Nikki Haley takes on Donald Trump for 2024 U.S. Republican nomination

WASHINGTON (Reuters) -Former U.S. ambassador to the United Nations Nikki Haley on Tuesday kicked off her campaign for the 2024 Republican presidential nomination, challenging her former boss Donald Trump, who holds a strong lead in a new Reuters/Ipsos poll.

“It’s time for a new generation of leadership,” Haley said in a video her team sent out by email as she joined Trump as the only announced 2024 candidates.

Haley, a former South Carolina governor who served as the U.N. ambassador under Trump from 2017 to 2018, is set to lay out her campaign plans in a speech on Wednesday in Charleston, South Carolina.

The daughter of Indian immigrants, Haley, 51, has gained a reputation in the Republican Party as a solid conservative who has the ability to address issues of gender and race in a more credible fashion than many of her peers.

Launching her candidacy more than 20 months ahead of the November 2024 election gives Haley a chance to draw attention before the Republican field grows in the coming weeks and months.

It also makes her an early target of the combative Trump.

“You should know this about me: I don’t put up with bullies. And when you kick back it hurts them more if you’re wearing heels,” Haley said in the video.

A Reuters/Ipsos poll released on Tuesday found that 4% of registered Republicans supported Haley, far behind Trump at 43% and Florida Governor Ron DeSantis, a potential candidate, at 31%.

Other potential candidates include former Vice President Mike Pence, U.S. Senator Tim Scott of South Carolina, New Hampshire Governor Chris Sununu and former Arkansas Governor Asa Hutchinson, among others.

A day after Haley’s event, Scott will kick off a “listening tour” in Charleston, according to a campaign advisory. He will then swing through Iowa, another key early voting state.

Taylor Budowich, head of the pro-Trump Make America Great Again group, dismissed Haley’s announcement.

“Nikki Haley is just another career politician,” he said.

South Carolina is expected to host one of the first Republican nominating primaries in 2024 and will play an important role in picking the eventual candidate.

Many Republican leaders in the state have been looking for alternatives to Trump amid concerns about his electability, according to more than a dozen party officials and strategists.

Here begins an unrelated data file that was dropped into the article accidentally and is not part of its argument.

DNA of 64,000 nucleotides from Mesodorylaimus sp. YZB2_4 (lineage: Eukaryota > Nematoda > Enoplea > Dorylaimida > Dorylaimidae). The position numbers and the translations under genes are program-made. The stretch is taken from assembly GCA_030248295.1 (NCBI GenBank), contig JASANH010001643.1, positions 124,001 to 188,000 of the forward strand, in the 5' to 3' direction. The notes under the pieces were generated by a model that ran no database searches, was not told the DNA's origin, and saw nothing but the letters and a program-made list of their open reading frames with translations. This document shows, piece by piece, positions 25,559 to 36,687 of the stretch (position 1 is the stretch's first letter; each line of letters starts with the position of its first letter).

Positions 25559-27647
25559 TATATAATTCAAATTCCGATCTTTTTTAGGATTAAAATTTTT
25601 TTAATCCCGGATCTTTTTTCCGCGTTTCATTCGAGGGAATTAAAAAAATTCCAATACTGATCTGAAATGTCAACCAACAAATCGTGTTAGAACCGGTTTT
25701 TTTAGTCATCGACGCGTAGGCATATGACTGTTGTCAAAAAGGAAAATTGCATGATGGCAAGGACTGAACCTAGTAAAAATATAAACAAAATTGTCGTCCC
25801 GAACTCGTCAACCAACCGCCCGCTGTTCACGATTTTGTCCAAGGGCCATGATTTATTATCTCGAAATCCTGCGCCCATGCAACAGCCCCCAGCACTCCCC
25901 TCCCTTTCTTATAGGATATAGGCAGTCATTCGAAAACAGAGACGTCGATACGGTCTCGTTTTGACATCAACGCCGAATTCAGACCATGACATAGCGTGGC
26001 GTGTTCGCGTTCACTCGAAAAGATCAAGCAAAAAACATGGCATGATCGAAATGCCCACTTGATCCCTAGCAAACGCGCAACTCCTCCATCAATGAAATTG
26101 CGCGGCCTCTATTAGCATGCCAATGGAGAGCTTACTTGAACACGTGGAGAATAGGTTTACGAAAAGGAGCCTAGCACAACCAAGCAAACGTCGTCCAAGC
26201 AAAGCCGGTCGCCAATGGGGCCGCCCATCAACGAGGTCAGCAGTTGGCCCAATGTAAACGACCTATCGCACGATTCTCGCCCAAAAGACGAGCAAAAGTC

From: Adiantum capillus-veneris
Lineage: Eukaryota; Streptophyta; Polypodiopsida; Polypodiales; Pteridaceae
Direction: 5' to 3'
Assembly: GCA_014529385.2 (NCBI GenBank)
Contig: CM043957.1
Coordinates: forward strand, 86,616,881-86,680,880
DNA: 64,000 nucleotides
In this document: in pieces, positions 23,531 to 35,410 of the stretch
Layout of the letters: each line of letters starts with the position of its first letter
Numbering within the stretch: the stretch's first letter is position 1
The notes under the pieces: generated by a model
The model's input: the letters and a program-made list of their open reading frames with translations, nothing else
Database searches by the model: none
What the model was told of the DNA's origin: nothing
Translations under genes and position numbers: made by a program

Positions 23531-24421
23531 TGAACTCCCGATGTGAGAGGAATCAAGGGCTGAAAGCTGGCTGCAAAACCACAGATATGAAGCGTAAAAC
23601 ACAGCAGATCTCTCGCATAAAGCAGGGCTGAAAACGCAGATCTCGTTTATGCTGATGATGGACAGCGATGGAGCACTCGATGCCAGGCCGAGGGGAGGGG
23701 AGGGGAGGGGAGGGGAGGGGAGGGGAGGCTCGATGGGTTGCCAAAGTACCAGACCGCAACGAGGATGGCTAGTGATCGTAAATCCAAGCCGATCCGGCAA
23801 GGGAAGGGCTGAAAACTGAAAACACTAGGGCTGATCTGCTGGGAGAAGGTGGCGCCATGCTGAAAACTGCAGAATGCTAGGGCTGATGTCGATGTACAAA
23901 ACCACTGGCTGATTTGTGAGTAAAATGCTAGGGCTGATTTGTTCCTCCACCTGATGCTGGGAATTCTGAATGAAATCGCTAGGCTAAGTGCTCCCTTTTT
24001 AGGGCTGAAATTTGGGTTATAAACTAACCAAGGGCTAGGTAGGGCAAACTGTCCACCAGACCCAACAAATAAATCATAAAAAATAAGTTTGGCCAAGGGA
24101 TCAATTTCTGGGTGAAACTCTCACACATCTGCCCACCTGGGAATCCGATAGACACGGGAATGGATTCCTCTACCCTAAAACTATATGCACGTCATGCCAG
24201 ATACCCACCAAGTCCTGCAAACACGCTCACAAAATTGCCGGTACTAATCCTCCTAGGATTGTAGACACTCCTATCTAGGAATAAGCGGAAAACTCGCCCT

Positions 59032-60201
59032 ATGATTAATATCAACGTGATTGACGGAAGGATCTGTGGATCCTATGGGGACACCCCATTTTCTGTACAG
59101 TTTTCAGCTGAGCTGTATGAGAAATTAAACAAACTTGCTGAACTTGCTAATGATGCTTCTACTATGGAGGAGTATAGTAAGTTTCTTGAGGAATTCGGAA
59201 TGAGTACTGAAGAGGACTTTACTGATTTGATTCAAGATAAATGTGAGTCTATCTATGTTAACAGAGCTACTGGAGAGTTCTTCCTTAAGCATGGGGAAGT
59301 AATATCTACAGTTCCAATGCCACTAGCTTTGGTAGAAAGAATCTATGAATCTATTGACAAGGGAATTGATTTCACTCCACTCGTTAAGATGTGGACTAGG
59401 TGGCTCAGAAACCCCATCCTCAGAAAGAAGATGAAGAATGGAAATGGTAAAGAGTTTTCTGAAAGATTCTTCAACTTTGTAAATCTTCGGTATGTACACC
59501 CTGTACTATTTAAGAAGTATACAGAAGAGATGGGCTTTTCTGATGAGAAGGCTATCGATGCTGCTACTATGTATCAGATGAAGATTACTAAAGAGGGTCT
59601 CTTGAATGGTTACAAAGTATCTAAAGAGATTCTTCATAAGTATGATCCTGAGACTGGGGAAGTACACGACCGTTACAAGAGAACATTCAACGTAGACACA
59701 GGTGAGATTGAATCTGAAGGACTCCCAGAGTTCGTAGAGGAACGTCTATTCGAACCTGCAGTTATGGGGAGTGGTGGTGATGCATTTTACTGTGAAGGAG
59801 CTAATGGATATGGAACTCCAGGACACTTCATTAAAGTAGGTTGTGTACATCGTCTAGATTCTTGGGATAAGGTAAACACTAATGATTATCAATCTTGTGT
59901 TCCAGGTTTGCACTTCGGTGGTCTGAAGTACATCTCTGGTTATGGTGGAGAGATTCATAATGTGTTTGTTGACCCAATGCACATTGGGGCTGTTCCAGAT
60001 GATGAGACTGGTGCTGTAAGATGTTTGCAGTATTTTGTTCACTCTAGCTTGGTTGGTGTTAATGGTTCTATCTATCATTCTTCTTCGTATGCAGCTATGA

Several prominent Republicans, including Haley and Scott, skipped a Trump campaign appearance last month in Columbia that was intended to showcase his support in the state.


Haley won national acclaim in 2015, when she rallied the state’s business community and legislature to remove the Confederate battle flag from the State Capitol grounds after a racist gunman killed nine Black parishioners at a church in Charleston.

It was a difficult task. Many white residents of the state see the flag as a memorial to ancestors who fought in the Civil War, while many Black residents see it as a symbol of oppression.

“People don’t understand, unless you were here, just what a demonstrative act of leadership that was,” said Tom Davis, a Republican state senator who is backing Haley’s presidential bid.

Haley drew criticism in 2019 for saying on a conservative radio show that people saw the flag as a symbol of “service, sacrifice and heritage.”

She blamed the blowback on “outrage culture” and pointed out that her comments echoed those she made in 2015.


Haley has pitched herself as a stalwart defender of American interests abroad. During her stint as an ambassador to the United Nations, the United States pulled out of the Iran nuclear deal, which was signed under Democratic President Barack Obama and was highly unpopular among Republicans.

She has distanced herself from Trump several times, only to later soften her rhetoric, saying he has an important role to play in the Republican Party.

While she has criticized Republicans for baselessly casting doubt on the results of the 2020 election, she campaigned ahead of the 2022 midterm elections on behalf of multiple candidates who supported Trump’s false election fraud claims.

The fact that Haley is a woman and of Indian descent could give her a stronger voice on hot-button identity issues, like teaching Black history, that animate many of the party’s most loyal voters, supporters said.

“You can raise those concerns and talk about those issues in a way that doesn’t subject you to being characterized as a racist,” Davis said.

(Reporting by Steve Holland, Andy Sullivan and Susan Heavey in Washington and Gram Slattery in Charleston, South Carolina; Editing by Scott Malone, Will Dunham, Nick Macfie and Bill Berkrot)